Butterworth was born in Passaic, New Jersey and moved to Florida with his family as a child. He received a degree in business administration from the University of Florida in 1965, and a Juris Doctor degree from the University of Miami in 1969. He is a member of Tau Kappa Epsilon and previously served on its international board of directors.
Butterworth was a judge in the county and circuit courts of Broward County from 1974-78, when he was appointed sheriff of Broward County. He was appointed to head up Florida's Department of Motor Vehicles in 1982, and mayor of Sunrise, Florida in 1984.
In 1986, on the eve of his election as attorney general, Butterworth's ex-wife, Saundra, fatally shot their 16-year-old son, Robert A. Butterworth III, and then killed herself on a northeast Miami street. Police said she was mentally ill and had used a gun Butterworth had given her for protection before their divorce in 1976. Butterworth has two surviving children, a daughter, BreAnne and her brother, Brandon.
A Democrat, Butterworth served as the 33rd Attorney General of Florida, for four consecutive terms, under three governors: Bob Martinez, Lawton Chiles, and Jeb Bush. He was first elected in 1986 and reelected in 1990, 1994, and 1998. His popularity among voters in the state has led to frequent mention of his name as a potential candidate for Governor of Florida or for the U.S. Senate.
Butterworth was attorney general during the final years of use of the electric chair in executing death row prisoners. It was notorious for frequent malfunctions in the 1990s, namely in the cases of Jesse Tafero (executed May 4, 1990), Pedro Medina (executed March 25, 1997) and Allen Lee Davis (executed July 8, 1999). Reportedly, six-inch flames shot out of Tafero's head and 12-inch flames shot out of Medina's head, raising the question whether use of the electric chair was cruel and unusual punishment. After the Medina execution, Butterworth commented, "People who wish to commit murder, they'd better not do it in the state of Florida because we may have a problem with the electric chair."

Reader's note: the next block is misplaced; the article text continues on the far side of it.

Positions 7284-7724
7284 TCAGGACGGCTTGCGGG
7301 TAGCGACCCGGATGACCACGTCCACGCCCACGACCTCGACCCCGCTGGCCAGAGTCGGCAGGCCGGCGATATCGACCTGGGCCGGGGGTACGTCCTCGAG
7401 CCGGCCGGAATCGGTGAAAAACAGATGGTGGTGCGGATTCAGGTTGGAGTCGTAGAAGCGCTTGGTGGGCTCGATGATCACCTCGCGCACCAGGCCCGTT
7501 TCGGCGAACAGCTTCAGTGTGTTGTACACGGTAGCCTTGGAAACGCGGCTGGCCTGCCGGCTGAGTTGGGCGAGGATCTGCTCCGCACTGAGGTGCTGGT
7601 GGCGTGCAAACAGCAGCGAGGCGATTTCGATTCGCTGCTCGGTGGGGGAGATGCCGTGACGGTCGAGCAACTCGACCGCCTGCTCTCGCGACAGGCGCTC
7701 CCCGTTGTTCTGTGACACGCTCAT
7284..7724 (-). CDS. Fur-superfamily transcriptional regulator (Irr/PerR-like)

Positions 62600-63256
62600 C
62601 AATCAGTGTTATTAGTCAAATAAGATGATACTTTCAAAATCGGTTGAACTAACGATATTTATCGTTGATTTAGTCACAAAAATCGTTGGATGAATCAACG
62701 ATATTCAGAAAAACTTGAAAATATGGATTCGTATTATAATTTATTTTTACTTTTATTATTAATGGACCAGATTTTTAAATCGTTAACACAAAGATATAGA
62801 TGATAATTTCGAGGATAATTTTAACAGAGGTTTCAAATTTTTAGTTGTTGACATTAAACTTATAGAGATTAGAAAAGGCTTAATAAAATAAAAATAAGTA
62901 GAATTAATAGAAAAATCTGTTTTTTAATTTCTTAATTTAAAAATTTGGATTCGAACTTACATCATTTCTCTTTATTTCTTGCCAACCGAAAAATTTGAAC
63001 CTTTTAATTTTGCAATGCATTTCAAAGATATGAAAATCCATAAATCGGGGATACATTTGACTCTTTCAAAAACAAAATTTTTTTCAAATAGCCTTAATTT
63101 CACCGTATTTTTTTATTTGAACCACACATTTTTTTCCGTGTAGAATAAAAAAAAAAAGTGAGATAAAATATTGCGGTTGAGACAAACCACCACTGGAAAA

One of Butterworth's key activities during his time in office was the initiation and execution of Florida's lawsuit against the tobacco industry, which was one of the early contributions to what eventually became a nationwide effort. As a result of this suit, tobacco companies agreed to pay $11 billion to the state of Florida.
Butterworth was the Florida chair of Al Gore's 2000 presidential campaign and chose to not use his capacities as Attorney-General to influence court decisions on whether all the votes would be counted, so as not to have a conflict of interest. (Butterworth did argue in favor of a statewide recount in the media).
Butterworth's Republican counterpart, Florida Secretary of State Katherine Harris, was the Florida chair of George W. Bush's presidential campaign.
In 2002, Butterworth ran for Seat 25 in the Florida Senate, in hopes of representing portions of Palm Beach and Broward Counties. He resigned as Attorney General because of Florida's "resign-to-run laws. However, he was defeated by Republican Jeffrey Atwater.
Butterworth was dean of the School of Law at St. Thomas University. On December 19, 2006, governor-elect Charlie Crist named Butterworth as the new secretary of the Florida Department of Children and Families. On July 29, 2008 Secretary Butterworth resigned his post as Secretary of The Department of Children and Families. After his resignation from DCF, Butterworth joined a Fort Lauderdale law firm.